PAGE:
As University Architect, for the past 15 years Cox has led physical growth at Virginia Commonwealth University, overseeing more than 150 projects valued over $1 billion. A section of the city once described as “derelict and forlorn” has become a vibrant and cohesive urban campus with a distinctive sense of place. “VCU’s two campuses have been transformed under Mary’s sensitive and capable guidance,” said Grace E. Harris, Ph.D. “The University’s constellation of eclectic buildings has been knitted together to form true college campuses,” she continued.  Through her leadership, VCU has embraced the historic architectural character of its urban campus as well. “Words are inadequate to articulate all that Mary has done regarding preservation in an urban environment,” says Mary Jane Hogue, Executive Director of the Historic Richmond Foundation.  “Mary has strengthened our community,” she continued.

Cox has also worked diligently to support her colleagues in architecture. As the current Director of the Region of the Virginias on the National AIA Board, she serves on the AIA National Advocacy Outreach Committee and is identifying opportunities for architects to partner with mayors through the Mayors’ Institute for City Design.  She collaborated on a position paper outlining challenges and opportunities for architects to partner with their mayors as a way to advance excellence in city design and to carve out a role for architects in the policy-making arena. In addition to serving on the Government and Industry Affairs and Honors Committees, she has also served as the Society’s Intern Development Coordinator, Vice President for Government and Industry Affairs, Vice President for Advocacy, and President. In her role as a University Architect, she founded and chaired the Professional Practices Task Force for the Association of University Architects, which was later made a standing committee to provide information on best practices.

In the public arena, she has advocated for architects to ease the burden of state regulations and to advance the quality of the architectural practice environment in Virginia.  On multiple occasions, she successfully worked to defend the Virginia Public Procurement Act preserving qualifications-based selection. She improved the state’s review processes by meeting face to face with state agency representatives, and continues to work with the Division of Engineering and Building to make reviews more efficient and effective. “Her insights … allowed for the crafting of an approach that should not only smooth the process but also decrease costs,” said Director of the Department of General Services Rich Sliwoski, P.E., Hon. VSAIA.

For her sustained leadership, commitment to good design, and unwavering support of the profession, the Society awards Mary Patton Cox, FAIA, with the William C. Noland Medal.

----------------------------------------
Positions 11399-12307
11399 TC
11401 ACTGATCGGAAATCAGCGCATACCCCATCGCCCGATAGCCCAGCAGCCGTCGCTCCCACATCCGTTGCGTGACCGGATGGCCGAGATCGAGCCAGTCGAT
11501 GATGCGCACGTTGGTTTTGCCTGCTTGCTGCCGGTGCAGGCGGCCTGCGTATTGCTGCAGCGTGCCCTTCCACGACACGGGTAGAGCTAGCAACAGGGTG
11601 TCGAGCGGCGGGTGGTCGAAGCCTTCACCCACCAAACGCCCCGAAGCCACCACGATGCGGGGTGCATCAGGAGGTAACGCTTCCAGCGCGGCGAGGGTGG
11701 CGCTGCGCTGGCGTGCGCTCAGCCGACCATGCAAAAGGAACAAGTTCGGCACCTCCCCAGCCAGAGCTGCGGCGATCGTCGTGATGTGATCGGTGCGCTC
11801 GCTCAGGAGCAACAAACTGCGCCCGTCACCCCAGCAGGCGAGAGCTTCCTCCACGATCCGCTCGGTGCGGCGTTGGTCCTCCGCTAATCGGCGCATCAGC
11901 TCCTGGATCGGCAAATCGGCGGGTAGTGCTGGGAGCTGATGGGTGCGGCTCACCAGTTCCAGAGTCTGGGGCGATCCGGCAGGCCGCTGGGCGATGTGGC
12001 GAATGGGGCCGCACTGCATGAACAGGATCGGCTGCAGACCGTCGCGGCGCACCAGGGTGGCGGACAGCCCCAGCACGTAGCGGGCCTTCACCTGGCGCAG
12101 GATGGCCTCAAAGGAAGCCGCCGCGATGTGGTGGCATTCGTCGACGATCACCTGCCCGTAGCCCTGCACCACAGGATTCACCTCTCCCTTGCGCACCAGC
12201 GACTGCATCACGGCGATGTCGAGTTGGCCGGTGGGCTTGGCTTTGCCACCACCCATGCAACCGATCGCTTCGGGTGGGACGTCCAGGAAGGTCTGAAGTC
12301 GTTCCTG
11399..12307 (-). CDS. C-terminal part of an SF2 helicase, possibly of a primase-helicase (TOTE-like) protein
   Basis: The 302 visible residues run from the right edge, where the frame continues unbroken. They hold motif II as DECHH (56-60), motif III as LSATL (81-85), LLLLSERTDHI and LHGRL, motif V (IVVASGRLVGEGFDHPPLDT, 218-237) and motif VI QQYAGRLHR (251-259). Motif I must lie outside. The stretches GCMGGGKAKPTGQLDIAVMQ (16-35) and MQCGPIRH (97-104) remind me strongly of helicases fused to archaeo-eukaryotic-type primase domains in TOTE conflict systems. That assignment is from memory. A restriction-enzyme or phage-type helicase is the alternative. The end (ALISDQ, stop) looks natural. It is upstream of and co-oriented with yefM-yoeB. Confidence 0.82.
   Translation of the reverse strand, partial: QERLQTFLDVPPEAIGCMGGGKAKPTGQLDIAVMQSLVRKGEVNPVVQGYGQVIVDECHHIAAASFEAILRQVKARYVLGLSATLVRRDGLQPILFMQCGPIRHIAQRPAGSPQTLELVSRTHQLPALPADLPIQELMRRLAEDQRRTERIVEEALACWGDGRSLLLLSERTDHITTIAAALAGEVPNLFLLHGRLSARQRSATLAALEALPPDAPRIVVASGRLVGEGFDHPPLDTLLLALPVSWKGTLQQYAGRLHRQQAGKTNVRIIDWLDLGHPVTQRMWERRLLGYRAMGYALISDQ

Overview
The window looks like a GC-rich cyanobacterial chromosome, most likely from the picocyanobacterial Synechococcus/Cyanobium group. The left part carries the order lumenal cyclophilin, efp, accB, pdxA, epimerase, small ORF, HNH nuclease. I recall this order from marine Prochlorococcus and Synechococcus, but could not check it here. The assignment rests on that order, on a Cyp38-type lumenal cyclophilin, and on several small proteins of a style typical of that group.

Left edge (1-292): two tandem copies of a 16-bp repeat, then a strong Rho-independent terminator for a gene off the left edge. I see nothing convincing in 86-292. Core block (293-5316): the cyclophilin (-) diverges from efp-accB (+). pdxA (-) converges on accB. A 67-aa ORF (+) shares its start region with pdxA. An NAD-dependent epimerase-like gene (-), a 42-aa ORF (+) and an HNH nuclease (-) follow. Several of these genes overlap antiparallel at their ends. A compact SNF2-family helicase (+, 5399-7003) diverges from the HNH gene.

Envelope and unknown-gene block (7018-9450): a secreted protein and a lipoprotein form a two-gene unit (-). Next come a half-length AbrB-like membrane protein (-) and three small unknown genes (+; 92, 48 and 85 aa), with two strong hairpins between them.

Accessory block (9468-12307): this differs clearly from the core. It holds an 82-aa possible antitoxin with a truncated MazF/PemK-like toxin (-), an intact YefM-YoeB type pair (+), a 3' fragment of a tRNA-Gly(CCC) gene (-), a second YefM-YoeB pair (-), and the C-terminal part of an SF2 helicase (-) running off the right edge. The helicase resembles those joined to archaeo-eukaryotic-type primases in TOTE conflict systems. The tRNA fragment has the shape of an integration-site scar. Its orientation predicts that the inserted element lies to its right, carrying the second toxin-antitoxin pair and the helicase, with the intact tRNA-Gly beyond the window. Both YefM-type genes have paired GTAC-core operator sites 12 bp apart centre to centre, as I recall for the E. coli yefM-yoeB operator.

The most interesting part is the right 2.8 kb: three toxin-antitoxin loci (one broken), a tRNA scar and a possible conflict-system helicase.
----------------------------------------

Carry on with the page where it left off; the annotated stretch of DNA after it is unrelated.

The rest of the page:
Honorary Membership Conferred on Braymer, Ohlinger

Meta R. Braymer, Ph.D., and Brian J. Ohlinger, P.E., will be recognized with Honorary Membership in the Virginia Society AIA at this year’s Visions for Architecture gala on Nov. 4, 2011 at the Virginia Museum of Fine Arts. Honorary Membership may be bestowed upon individuals not eligible for membership in the Society, but who have rendered distinguished and exemplary service, over a sustained period of time, to architecture and the built environment in Virginia.

Meta R. Braymer, Ph.D.
Meta R. Braymer, Ph.D.

For more than 25 years, Meta Braymer has exhibited a sincere and abiding commitment to the ideals of the profession of architecture. As Vice President for Economic Development and Regional Engagement with the University of Mary Washington, she oversees the Center for Economic Development and its affiliation with the Fredericksburg Regional Alliance — organizations that share parallel tenets with the profession. She and her husband John, Executive Vice President and CEO of the Society, are among the top private financial supporters of the Virginia Center for Architecture. From philanthropy supporting the formation of the Virginia Center for Architecture, to ongoing advocacy on behalf of architects and the built environment, she has shown an understanding and appreciation of the profession. “Meta has been an ambassador for architecture beyond any others that I know,” exclaimed one Honors Committee member.

Brian J. Ohlinger, P.E.
Brian J. Ohlinger, P.E.

Since assuming responsibility for Virginia Commonwealth University’s Facilities Management Department in 1997, Brian Ohlinger has been responsible for a 325-member Facilities Management team with an annual operating budget of $40 million. Under his close direction, VCU has led the state in delivering nearly $2 billion in new construction, leveraging cutting-edge technologies including Construction Manager at Risk and Building Information Modeling. He also served the Commonwealth of Virginia through two gubernatorial appointments to the State Art and Architectural Review Board, and was elected Board Chair in his second term. During his terms with the AARB, he exhibited unyielding dedication to the highest design standards. “The magnitude of the work he’s been involved with is astounding,” said one Committee member. “His work at VCU coupled with his work in the AARB, has unquestionably elevated the level of good design in Virginia,” he continued.